Activity Timers (Windows Embedded CE 6.0)

1/6/2010

Upon initialization, Power Manager reads the registry to acquire a list of activity timer names. For each timer, Power Manager checks for a timeout and an optional list of wake sources. It then creates the following named events:

  • A timer reset event
  • An active status manual-reset event
  • A manual-reset event

If the timeout associated with the timer expires without a reset event, Power Manager signals the active event and sets the inactive event. If the reset event is signaled, Power Manager signals the inactive event and sets the active event.

The following code example is a registry setting for configuring an activity timer:

[HKEY_LOCAL_MACHINE\SYSTEM\CurrentControlSet\Control\Power\ActivityTimers\SystemActivity]
   "Timeout"=dword:A
   "WakeSources"=multi_sz:"0x20"

This set of registry values causes Power Manager to create three events with the following names:

  • PowerManager/ActivityTimer/SystemActivity
  • PowerManager/SystemActivity_Active
  • PowerManager/SystemActivity_Inactive

The first event is an auto-reset event that any driver can signal to indicate system activity. Drivers that support resetting activity timers read the name of the timer reset event from the registry. The other events are manual reset events, of which only one is signaled at a time. Drivers, applications, or Power Manager itself can open handles to these events to determine whether the timer has expired. These events indicate the status of the activity timer. The reset event is an input to the activity timer system, and the status events are the corresponding outputs.

In addition to creating events, this set of registry entries associates a wake source identifier for the activity timer. If the OS resumes and Power Manager determines that the wake source corresponding to this ID caused the system to resume, Power Manager sets the associated activity timer to active. Power Manager uses the IOCTL_HAL_GET_WAKE_SOURCE kernel I/O control code to determine what woke the system. OS power state transitions can use an activity timer as input to determine when to transition to another power state. The activity timer uses that input to choose which system power state is the most appropriate to enter during the resuming process. For example, Power Manager might enter an OS power state in which the display and backlight are off. Power Manager enters this state so that network synchronization can occur without disturbing the user.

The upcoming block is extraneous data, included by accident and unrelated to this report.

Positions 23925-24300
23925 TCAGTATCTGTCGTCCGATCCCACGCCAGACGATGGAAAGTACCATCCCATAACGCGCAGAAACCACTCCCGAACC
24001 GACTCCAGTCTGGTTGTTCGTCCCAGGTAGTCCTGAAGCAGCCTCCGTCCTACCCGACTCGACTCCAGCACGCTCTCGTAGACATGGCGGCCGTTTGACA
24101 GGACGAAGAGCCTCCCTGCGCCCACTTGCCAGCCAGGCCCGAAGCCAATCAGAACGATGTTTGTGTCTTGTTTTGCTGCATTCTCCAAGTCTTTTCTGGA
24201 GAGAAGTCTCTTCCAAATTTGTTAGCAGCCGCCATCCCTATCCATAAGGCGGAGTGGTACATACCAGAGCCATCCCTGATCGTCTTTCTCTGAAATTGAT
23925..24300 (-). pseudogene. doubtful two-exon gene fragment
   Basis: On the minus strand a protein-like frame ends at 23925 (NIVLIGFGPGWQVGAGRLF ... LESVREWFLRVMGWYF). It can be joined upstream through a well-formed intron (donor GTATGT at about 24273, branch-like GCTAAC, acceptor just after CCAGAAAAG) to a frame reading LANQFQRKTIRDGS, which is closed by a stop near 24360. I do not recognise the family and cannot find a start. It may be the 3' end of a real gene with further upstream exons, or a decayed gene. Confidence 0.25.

Any number of drivers can open handles to the reset event of an activity timer. Drivers can signal the activity timer when appropriate. A driver should read the name of the event from the registry to obtain OEMs customizations set in the registry. By customizing the registry, the OEMs decide how the activity of a driver is interpreted by Power Manager. Potential sources of activity include all drivers that open handles to the reset event of the activity timer.

Any number of threads can open handles to the manual-reset activity/inactivity events and wait for them to determine the status of the OS. For example, a backlight driver can use the pair of manual-reset events created for an activity timer to decide how to control backlight power and intensity.

When the system is suspended, Power Manager signals the active manual-reset events associated with activity timers. On a resume event, it scans the timers to see if any are associated with the wake source that caused the system to resume. If it finds a match, that activity event is signaled. This enables Power Manager to resume in the system power state associated with that activity timer.

A keypad press or touch-panel tap can reset the activity timer.

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